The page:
15 August 2011

My 40-150mm and Fort George

Last year, my husband bought a camera for me for Mothering Sunday. Isn't he sweet? Because it was a gift, there was no discussion about what type or what lenses or anything. In fact, honestly, I'd never even taken one picture with a DSLR before he gave me that sweet gift in March 2010.
I immediately fell in love with the quality of photos so far beyond the old digital point and shoot we had from 2004 (which, by the way, was also a gift - from his parents: Clearly the "making memories last" kind of family. I love them.)

The camera came with 2 lenses, a 14 - 42mm, and a 40 - 150mm. Until this year, I never used the 40-150mm for anything except landscapes. I always felt like I had to step out of the action to capture the action, so I just put it aside and stayed with the handy 14-42mm - almost all the time. In addition to the fact that I was able to capture more area without backing up, I also loved the fact that the aperture setting went lower. Down to 3.5, whereas my 40-150mm only goes down to 4. In all of my early reading, it seemed like the aperture setting was the key to getting those great shots where the stuff in front is in focus, and the back is blurry. And yes, I now know what bokeh is but I still feel uncomfortable using it. Is it a noun? an adjective? I'm definitely not fluent in photography.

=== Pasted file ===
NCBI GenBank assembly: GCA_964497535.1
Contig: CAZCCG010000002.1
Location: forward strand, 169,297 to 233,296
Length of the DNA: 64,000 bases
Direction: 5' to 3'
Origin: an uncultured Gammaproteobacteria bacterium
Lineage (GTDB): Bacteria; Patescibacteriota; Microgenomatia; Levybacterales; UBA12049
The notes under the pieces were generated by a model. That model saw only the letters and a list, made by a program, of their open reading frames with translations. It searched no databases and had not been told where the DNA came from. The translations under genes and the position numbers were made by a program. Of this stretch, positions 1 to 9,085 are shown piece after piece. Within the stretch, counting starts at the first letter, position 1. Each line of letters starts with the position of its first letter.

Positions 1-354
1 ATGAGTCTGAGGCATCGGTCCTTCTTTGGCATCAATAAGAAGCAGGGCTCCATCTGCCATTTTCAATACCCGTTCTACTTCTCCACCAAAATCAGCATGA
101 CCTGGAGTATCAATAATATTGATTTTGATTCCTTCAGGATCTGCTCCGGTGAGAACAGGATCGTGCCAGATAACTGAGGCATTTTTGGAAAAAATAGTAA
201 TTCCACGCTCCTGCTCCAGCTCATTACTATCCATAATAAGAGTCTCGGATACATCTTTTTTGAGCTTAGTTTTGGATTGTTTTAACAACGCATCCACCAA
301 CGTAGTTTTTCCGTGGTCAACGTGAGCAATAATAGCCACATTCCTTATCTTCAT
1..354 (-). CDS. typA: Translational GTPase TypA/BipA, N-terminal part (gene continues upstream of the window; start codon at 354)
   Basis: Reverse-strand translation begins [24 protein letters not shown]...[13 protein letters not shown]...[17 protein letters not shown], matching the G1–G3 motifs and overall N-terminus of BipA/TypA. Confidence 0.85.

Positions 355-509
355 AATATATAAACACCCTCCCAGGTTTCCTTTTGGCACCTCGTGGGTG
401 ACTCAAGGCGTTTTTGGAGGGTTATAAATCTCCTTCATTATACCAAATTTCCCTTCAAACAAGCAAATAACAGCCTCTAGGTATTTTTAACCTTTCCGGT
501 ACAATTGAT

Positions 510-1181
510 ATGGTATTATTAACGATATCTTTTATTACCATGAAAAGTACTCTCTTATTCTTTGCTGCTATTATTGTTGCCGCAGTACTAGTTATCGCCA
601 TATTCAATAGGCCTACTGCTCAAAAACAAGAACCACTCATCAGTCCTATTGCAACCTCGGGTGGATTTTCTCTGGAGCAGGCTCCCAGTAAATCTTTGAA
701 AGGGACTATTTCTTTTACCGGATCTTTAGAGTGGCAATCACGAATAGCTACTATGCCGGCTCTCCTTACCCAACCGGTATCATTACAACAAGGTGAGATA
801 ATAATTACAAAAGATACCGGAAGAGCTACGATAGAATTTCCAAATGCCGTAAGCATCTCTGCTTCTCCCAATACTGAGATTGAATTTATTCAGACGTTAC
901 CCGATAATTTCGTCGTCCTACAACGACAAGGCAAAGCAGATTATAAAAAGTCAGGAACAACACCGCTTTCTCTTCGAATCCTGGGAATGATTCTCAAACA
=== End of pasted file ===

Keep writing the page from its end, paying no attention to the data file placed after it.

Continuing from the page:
picture I took of the "Y" family earlier this year with my 14-42mm

Well, the more I took pictures and read forums and blogs and articles and my camera's manual, the more I came to realize that the look I desire is actually a really complex relationship between your distance from the subject, the subject's distance from its background, how much your lense compresses that area, and then, finally, how precise your lens' focus is within that range. There are crazy algorithms and lots of confusing diagrams to explain this, if you're willing to figure it out. I should be: but I'm not yet. I decided on the trial/error route, at least for now.

So, (after fixing a broken lens mount flange all by myself. thank you. That's another story.), I attached the 40-150mm, leaving the 14-42 at home so I wouldn't be tempted to return to it, and enjoyed a gorgeous day in the sunny Scotland summertime at Fort George. They were having a Celebration of the Centuries. Which is a strange title because, actually, the focus was on the different soldiers/warriors from this land, from the Pictish people to Jacobites, to the modern day. It was an exciting day with people dressed up from all the time periods and lots of activities for all ages.

Here are a few of my favourite shots from the day - all with my 40-150mm:








As always, any constructive criticism is much appreciated!
Post a Comment